The Constitution and its Publics: Ranchers, Rangeland, and Law in the American West

Authors: Robin Wright*, University of Minnesota - Minneapolis
Topics: Political Geography, Social Geography
Keywords: Legal geography, law, political geography,
Session Type: Paper
Day: 4/10/2018
Start / End Time: 2:40 PM / 4:20 PM
Room: Astor Ballroom III, Astor, 2nd Floor
Presentation File: No File Uploaded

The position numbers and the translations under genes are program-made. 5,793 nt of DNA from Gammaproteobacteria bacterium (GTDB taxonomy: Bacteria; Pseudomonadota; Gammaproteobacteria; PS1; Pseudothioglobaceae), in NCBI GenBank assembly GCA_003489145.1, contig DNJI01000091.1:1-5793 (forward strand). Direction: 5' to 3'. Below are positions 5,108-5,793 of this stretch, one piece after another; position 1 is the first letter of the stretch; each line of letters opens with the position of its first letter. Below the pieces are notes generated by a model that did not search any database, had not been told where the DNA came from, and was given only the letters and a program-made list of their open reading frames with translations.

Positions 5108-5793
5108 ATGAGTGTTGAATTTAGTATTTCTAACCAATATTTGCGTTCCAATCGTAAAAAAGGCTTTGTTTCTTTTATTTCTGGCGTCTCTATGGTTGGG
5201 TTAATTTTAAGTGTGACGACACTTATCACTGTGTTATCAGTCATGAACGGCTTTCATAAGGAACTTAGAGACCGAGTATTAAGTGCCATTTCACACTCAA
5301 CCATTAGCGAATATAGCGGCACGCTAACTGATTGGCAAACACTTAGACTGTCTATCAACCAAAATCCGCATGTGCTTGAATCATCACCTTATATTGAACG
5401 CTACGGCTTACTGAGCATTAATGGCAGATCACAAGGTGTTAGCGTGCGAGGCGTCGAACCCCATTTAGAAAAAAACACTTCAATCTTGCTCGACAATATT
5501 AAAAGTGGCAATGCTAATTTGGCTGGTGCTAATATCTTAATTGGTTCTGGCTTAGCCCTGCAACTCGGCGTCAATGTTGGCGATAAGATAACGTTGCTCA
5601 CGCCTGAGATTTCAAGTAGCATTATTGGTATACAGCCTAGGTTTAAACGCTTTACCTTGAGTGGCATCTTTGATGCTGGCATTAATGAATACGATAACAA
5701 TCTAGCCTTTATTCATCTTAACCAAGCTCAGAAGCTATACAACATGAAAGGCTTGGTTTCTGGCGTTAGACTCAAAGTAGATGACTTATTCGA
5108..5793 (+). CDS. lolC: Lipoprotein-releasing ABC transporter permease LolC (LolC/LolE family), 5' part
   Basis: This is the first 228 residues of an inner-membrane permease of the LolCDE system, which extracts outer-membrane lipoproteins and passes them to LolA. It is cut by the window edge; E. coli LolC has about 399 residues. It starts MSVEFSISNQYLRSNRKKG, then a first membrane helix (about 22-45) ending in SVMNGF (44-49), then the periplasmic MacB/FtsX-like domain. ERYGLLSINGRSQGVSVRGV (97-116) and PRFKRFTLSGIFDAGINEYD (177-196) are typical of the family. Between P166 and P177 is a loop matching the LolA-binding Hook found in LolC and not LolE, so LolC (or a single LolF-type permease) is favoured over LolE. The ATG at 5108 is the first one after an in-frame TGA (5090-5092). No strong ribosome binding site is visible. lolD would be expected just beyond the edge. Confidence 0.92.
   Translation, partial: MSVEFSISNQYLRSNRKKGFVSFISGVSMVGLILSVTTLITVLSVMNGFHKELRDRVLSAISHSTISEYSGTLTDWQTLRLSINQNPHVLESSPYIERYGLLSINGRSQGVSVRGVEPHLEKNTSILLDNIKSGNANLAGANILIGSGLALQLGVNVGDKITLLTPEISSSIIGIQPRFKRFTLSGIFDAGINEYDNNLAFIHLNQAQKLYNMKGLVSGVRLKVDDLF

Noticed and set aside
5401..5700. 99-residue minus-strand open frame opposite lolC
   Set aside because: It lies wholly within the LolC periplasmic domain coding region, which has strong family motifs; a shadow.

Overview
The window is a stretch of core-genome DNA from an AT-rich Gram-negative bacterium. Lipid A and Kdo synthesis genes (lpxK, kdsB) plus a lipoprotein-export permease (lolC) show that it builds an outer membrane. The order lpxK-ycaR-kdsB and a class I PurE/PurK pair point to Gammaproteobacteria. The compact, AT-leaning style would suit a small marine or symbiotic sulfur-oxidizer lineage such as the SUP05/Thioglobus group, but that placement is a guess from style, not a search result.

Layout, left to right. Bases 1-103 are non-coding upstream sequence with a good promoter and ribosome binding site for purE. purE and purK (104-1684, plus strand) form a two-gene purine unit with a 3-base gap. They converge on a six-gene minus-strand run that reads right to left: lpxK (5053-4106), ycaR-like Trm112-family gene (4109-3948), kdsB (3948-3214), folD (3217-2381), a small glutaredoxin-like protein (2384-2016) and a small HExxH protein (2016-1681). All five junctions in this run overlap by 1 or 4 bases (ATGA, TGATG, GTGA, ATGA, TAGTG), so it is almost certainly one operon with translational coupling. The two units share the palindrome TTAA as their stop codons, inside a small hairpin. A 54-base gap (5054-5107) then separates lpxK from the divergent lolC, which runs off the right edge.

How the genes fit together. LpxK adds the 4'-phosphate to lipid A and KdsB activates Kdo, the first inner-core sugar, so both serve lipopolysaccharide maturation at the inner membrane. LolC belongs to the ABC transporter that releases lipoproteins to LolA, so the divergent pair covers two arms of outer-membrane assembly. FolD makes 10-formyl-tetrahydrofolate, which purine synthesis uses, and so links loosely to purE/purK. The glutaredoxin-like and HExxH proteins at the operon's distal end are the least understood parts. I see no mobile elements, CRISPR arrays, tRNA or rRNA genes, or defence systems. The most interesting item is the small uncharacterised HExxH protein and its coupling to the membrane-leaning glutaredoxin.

The occupation of the Malheur National Wildlife Refuge in Oregon is the most recent flare-up in a long history of tensions between ranchers and federal land managers in the west, with opponents using their armed presence to prevent the seizure of trespassing cattle or the termination of a mining claim, while also regularly harassing federal land agency employees. Like the Sagebrush Rebellion of the 1970s and the Wise Use movement of the 1990s, contemporary opponents pair the use or threat of violence with a dense set of constitutional claims. Using a strict textual interpretation of the U.S. constitution, state constitutions, and other founding documents, opponents argue that the federal ownership of public lands is unconstitutional and that the land should be turned over to state or private ownership. These claims sit uneasily alongside contemporary struggles for indigenous sovereignty and the historic use of law and frontier violence to secure the transfer of native lands to public and private ownership. My paper engages the growing online network of opponents to federal public lands to ask: how does conservative constitutional interpretation create publics, and how do those publics come together to affect politics, land policy, and law? Drawing on political ecology and legal studies, my paper explores how law shapes consciousness and structures social conceptions of public land, and private property, and constitutional rights in the U.S.

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